Satellite ASTER Geoscience Map of the Northern Territory
The ASTER geoscience map of NT is a set of public, web-accessible digital
geoscience products generated from satellite ASTER data.
ASTER stands for Advanced Spaceborne Thermal Emission and Reflection Radiometer and is a Japanese imaging instrument flying on the US TERRA satellite, launched in December 1999.
The multispectral imaging sensor is the world’s first and only “geoscience tuned” satellite Earth Observing system to date.
The WA Centre of Excellence for 3D Mineral Mapping (C3DMM), led by CSIRO, developed new methods and software that transformed the raw ASTER satellite data into a new suite of 16 mineral group maps (e.g. Figure 1).
The ASTER geoscience products of NT feature territory scale mineral maps derived from visible-near, shortwave and thermal infrared bands and should
help set the standard for global ASTER geoscience mapping.
ASTER has 14 spectral bands spanning wavelengths sensitive to important rock
forming minerals, including:
• Iron oxides
• Quartz, and
• “Hydrothermal” minerals such as
muscovite and chlorite.
Each ASTER image covers a 60 by 60 km area with individual pixel elements ranging from 15 to 90 m, depending on wavelength. This is suitable for geoscience mapping at scales from the continent (1:2,500,000) down to the mineral prospect (1:50,000) scale.
Figure 1: Satellite NT ASTER Geoscience maps. From left to right: 1) False Colour RGB, 2) AlOH Group composition (blue: Al-rich white mica and smectite or well ordered kaolinite; red: Al-poor white mica and smectite), 3) Silica abundance index (blue: low silica content; red: high silica content). Grey-scale underlay of ASTER band 2 for geographic context.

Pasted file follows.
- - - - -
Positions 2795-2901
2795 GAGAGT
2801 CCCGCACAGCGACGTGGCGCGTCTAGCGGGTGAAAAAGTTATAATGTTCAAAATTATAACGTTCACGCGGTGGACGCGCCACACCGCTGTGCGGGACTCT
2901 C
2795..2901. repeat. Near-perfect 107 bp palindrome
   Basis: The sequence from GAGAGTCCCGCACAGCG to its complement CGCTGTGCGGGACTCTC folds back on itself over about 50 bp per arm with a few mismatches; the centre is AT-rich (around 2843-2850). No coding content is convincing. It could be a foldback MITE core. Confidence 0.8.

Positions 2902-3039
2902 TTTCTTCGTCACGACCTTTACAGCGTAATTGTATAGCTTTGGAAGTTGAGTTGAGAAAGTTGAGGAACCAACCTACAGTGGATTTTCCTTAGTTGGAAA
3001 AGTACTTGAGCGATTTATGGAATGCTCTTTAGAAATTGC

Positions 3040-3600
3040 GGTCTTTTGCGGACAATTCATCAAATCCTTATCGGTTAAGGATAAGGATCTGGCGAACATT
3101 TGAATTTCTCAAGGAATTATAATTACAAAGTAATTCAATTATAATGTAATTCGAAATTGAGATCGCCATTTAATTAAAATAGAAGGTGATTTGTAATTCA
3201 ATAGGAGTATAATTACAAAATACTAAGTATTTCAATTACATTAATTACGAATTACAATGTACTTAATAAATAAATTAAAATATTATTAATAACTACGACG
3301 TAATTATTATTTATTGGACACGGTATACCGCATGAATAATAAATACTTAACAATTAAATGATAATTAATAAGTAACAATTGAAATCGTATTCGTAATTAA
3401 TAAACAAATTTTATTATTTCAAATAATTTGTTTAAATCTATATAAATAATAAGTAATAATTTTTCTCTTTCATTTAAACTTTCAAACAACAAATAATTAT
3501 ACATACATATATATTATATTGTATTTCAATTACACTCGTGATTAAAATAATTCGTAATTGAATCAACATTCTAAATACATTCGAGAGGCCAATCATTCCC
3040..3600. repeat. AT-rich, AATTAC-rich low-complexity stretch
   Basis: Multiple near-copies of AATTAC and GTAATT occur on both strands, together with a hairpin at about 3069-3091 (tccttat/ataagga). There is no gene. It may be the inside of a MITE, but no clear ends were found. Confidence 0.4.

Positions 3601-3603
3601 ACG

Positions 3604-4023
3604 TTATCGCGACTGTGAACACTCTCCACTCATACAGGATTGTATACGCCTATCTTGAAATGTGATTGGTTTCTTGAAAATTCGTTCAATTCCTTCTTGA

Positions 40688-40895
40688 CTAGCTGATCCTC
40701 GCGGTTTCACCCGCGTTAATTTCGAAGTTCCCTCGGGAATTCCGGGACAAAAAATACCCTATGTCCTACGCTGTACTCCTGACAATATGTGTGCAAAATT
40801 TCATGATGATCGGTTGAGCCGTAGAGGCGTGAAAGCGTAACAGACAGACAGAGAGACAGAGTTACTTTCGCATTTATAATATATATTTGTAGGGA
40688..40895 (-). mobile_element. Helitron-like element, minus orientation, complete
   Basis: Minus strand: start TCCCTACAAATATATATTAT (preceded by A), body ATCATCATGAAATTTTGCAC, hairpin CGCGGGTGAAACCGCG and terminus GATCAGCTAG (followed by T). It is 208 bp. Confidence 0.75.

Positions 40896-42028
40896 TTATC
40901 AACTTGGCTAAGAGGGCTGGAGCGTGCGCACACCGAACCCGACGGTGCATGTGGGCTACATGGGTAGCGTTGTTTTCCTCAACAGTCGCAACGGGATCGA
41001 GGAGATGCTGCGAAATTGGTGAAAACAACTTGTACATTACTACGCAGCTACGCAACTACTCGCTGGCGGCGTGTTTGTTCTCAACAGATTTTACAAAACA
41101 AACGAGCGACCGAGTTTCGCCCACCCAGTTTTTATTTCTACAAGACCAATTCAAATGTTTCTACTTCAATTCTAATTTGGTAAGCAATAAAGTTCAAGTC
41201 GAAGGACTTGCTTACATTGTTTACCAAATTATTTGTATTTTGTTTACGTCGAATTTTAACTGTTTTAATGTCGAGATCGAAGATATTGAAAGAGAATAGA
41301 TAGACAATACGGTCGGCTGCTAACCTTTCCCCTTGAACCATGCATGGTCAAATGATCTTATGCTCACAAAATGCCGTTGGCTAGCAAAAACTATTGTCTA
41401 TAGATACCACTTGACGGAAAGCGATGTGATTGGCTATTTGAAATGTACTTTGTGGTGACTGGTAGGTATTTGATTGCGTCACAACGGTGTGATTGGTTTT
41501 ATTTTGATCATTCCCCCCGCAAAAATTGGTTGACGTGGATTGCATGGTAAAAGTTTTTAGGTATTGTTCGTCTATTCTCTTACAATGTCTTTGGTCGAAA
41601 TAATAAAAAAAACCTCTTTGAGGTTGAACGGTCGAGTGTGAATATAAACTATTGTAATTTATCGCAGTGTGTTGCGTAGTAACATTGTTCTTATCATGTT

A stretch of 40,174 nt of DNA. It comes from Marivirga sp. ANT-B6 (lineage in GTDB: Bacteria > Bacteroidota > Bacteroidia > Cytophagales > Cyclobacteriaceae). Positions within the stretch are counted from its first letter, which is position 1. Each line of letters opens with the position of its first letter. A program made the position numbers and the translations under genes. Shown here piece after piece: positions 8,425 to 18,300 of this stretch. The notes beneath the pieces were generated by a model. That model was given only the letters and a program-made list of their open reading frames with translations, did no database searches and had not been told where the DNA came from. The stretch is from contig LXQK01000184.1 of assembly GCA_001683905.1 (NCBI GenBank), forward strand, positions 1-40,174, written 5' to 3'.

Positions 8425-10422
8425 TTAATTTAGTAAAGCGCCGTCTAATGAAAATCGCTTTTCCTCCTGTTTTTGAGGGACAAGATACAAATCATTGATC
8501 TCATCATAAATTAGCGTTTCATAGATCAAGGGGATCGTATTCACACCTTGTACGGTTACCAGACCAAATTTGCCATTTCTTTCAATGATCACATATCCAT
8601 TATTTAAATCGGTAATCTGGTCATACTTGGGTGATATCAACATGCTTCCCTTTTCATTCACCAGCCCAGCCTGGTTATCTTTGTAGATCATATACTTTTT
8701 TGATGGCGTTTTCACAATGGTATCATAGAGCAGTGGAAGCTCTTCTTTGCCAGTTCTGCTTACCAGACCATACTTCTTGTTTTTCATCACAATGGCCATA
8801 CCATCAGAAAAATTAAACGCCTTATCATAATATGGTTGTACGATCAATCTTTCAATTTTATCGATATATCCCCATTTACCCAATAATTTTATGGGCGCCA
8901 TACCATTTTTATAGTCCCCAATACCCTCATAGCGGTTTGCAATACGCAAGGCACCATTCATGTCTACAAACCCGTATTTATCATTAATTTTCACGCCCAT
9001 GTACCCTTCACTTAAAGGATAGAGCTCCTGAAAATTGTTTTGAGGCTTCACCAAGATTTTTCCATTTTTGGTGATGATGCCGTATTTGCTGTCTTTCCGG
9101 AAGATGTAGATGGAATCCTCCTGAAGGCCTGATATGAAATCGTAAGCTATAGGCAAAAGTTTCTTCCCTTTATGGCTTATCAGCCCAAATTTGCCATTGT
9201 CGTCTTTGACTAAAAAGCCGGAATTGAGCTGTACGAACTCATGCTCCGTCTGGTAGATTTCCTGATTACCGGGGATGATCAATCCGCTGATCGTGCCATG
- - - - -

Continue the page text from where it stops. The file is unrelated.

The image pre-processing methodology to generate the NT ASTER geoscience map products involves correcting for complicating instrument, atmosphere and vegetation effects (please see NT ASTER geoscience product descriptions). The resultant ASTER geoscience maps provide new mineral information not available from other current technologies. This new mineral information is valuable for more accurate mapping of the regolith cover that blankets much of Australia and finding those often small islands of bedrock materials.
The final geoscience products represent “mineral group” information only. The reason for this is that the determination of the abundance and chemistry of specific minerals requires even higher resolution systems often termed as hyperspectral, which measure hundreds of spectral bands, such as the Australian airborne HyMap™ system (www.hyvista.com). A suite of hyperspectral satellites will be launched from 2015 (www.isiswg.org) and CSIRO is working with International satellite teams to again capture their benefit for Australia.
CSIRO has been collaborating with Japanese space agencies and NASA for twenty years in order to capture the opportunity of continental-scale mapping of land surface mineralogy over Australia using ASTER. CSIRO has also enjoyed close partnerships with government geosurveys across Australia and in the last 2-3 years been successful in securing funding through schemes such as the WA Centres of Excellence funding (for establishing C3DMM).
Accessing the maps
The NT ASTER geoscience maps are digitally available to the
public as GIS-compatible images (e.g. TIF and JPG format) or in image-processing software format (e.g. BSQ with headers).
The TIF and JPG format data can be downloaded online from:
• CSIRO's C3DMM webpage or
and viewed online from:
• AuScope or
• NTGS's Geophysical Image Web Server GIWS
The Territory ASTER maps have been carved into 1:1 000 000 mapsheets with individual file sizes reduced to ~200 to 900 Mbytes each. The complete data set, including the BSQ data (~500 Gigabytes), is available from the Northern Territory Geological Survey product sales via an external drive.
The satellite ASTER geoscience map of NT is the third instalment of an Australian ASTER geoscience map that is being developed in cooperation with the other State and Territory surveys and Geoscience Australia. A national map (Version 1) is scheduled for release at the 34 International Geological Convention in Brisbane 2012 (http://www.34igc.org). Both
are being generated through the WA Centre of Excellence for 3D Mineral Mapping. Later updates of this map may include improved removal of complicating vegetation effects and products derived from thermal infrared.